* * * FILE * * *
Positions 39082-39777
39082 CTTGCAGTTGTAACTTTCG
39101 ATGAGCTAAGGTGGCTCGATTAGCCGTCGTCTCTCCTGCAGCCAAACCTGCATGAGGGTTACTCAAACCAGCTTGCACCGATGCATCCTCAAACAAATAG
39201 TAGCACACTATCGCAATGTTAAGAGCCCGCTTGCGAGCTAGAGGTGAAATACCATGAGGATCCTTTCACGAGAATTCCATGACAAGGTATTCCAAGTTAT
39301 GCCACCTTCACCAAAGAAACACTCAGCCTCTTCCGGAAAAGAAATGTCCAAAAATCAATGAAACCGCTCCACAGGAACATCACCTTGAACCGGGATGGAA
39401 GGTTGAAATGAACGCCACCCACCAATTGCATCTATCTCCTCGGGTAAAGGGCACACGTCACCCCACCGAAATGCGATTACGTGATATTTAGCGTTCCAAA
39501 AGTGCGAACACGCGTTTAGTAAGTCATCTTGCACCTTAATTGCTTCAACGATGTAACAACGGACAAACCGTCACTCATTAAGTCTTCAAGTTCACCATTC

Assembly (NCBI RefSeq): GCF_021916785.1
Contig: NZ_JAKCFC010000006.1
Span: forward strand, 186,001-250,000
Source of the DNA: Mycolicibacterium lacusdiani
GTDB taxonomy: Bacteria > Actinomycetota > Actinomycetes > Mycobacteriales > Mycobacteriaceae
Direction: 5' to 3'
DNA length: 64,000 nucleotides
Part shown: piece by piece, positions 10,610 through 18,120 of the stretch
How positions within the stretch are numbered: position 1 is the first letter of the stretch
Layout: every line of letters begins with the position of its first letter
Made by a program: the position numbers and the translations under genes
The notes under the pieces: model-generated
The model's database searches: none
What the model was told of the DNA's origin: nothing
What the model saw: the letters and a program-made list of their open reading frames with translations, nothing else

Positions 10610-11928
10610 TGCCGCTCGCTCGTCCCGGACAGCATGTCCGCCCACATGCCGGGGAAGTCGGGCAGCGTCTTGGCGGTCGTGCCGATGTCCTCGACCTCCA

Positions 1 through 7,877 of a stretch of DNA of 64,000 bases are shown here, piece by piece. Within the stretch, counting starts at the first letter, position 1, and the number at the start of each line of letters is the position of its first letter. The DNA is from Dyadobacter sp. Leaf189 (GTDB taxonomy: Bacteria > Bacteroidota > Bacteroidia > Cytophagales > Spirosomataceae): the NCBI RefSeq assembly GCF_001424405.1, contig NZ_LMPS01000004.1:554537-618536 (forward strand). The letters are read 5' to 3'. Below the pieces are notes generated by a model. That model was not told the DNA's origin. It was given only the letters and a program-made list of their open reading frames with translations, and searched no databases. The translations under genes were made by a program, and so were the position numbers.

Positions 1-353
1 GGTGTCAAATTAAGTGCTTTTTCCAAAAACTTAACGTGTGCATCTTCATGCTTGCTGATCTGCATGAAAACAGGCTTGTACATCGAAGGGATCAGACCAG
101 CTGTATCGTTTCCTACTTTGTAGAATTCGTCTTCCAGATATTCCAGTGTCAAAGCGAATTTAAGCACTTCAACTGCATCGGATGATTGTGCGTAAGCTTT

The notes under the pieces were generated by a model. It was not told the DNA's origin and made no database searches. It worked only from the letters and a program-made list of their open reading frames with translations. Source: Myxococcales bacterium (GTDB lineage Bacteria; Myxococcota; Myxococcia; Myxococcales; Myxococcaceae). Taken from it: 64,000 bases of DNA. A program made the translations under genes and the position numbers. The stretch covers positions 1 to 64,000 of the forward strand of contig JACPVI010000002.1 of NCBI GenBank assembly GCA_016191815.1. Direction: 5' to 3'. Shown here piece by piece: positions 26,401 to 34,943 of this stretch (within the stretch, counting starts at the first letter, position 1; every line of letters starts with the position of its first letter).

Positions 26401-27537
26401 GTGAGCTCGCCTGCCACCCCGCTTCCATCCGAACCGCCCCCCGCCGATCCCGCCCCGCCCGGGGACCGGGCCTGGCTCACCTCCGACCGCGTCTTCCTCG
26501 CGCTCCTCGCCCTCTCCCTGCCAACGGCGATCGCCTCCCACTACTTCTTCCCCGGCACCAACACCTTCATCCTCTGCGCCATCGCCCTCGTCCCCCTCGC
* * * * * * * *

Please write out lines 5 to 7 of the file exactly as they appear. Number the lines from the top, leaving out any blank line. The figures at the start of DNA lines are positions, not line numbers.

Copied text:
39301 GCCACCTTCACCAAAGAAACACTCAGCCTCTTCCGGAAAAGAAATGTCCAAAAATCAATGAAACCGCTCCACAGGAACATCACCTTGAACCGGGATGGAA
39401 GGTTGAAATGAACGCCACCCACCAATTGCATCTATCTCCTCGGGTAAAGGGCACACGTCACCCCACCGAAATGCGATTACGTGATATTTAGCGTTCCAAA
39501 AGTGCGAACACGCGTTTAGTAAGTCATCTTGCACCTTAATTGCTTCAACGATGTAACAACGGACAAACCGTCACTCATTAAGTCTTCAAGTTCACCATTC